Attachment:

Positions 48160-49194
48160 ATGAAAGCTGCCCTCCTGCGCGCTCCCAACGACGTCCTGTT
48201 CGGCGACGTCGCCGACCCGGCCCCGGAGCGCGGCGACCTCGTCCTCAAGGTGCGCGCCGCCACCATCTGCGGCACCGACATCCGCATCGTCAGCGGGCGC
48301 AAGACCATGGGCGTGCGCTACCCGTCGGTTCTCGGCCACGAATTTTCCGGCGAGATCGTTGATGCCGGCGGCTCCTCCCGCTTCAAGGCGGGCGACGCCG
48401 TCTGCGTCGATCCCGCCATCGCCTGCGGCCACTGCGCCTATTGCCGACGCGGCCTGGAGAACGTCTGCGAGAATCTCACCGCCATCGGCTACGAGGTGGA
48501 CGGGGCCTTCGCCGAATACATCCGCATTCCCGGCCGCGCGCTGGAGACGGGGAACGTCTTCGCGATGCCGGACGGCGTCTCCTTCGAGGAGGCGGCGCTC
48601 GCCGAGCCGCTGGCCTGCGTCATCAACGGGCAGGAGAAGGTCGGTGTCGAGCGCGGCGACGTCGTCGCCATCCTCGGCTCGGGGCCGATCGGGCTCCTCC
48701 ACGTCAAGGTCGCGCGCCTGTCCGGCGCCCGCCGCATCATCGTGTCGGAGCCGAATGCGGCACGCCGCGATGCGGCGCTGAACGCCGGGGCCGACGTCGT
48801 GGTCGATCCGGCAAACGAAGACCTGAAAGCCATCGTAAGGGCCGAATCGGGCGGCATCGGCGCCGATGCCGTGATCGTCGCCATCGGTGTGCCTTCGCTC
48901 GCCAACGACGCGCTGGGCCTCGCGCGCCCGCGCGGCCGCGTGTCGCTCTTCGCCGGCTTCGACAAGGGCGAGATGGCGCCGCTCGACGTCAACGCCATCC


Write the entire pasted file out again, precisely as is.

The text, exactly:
Positions 48160-49194
48160 ATGAAAGCTGCCCTCCTGCGCGCTCCCAACGACGTCCTGTT
48201 CGGCGACGTCGCCGACCCGGCCCCGGAGCGCGGCGACCTCGTCCTCAAGGTGCGCGCCGCCACCATCTGCGGCACCGACATCCGCATCGTCAGCGGGCGC
48301 AAGACCATGGGCGTGCGCTACCCGTCGGTTCTCGGCCACGAATTTTCCGGCGAGATCGTTGATGCCGGCGGCTCCTCCCGCTTCAAGGCGGGCGACGCCG
48401 TCTGCGTCGATCCCGCCATCGCCTGCGGCCACTGCGCCTATTGCCGACGCGGCCTGGAGAACGTCTGCGAGAATCTCACCGCCATCGGCTACGAGGTGGA
48501 CGGGGCCTTCGCCGAATACATCCGCATTCCCGGCCGCGCGCTGGAGACGGGGAACGTCTTCGCGATGCCGGACGGCGTCTCCTTCGAGGAGGCGGCGCTC
48601 GCCGAGCCGCTGGCCTGCGTCATCAACGGGCAGGAGAAGGTCGGTGTCGAGCGCGGCGACGTCGTCGCCATCCTCGGCTCGGGGCCGATCGGGCTCCTCC
48701 ACGTCAAGGTCGCGCGCCTGTCCGGCGCCCGCCGCATCATCGTGTCGGAGCCGAATGCGGCACGCCGCGATGCGGCGCTGAACGCCGGGGCCGACGTCGT
48801 GGTCGATCCGGCAAACGAAGACCTGAAAGCCATCGTAAGGGCCGAATCGGGCGGCATCGGCGCCGATGCCGTGATCGTCGCCATCGGTGTGCCTTCGCTC
48901 GCCAACGACGCGCTGGGCCTCGCGCGCCCGCGCGGCCGCGTGTCGCTCTTCGCCGGCTTCGACAAGGGCGAGATGGCGCCGCTCGACGTCAACGCCATCC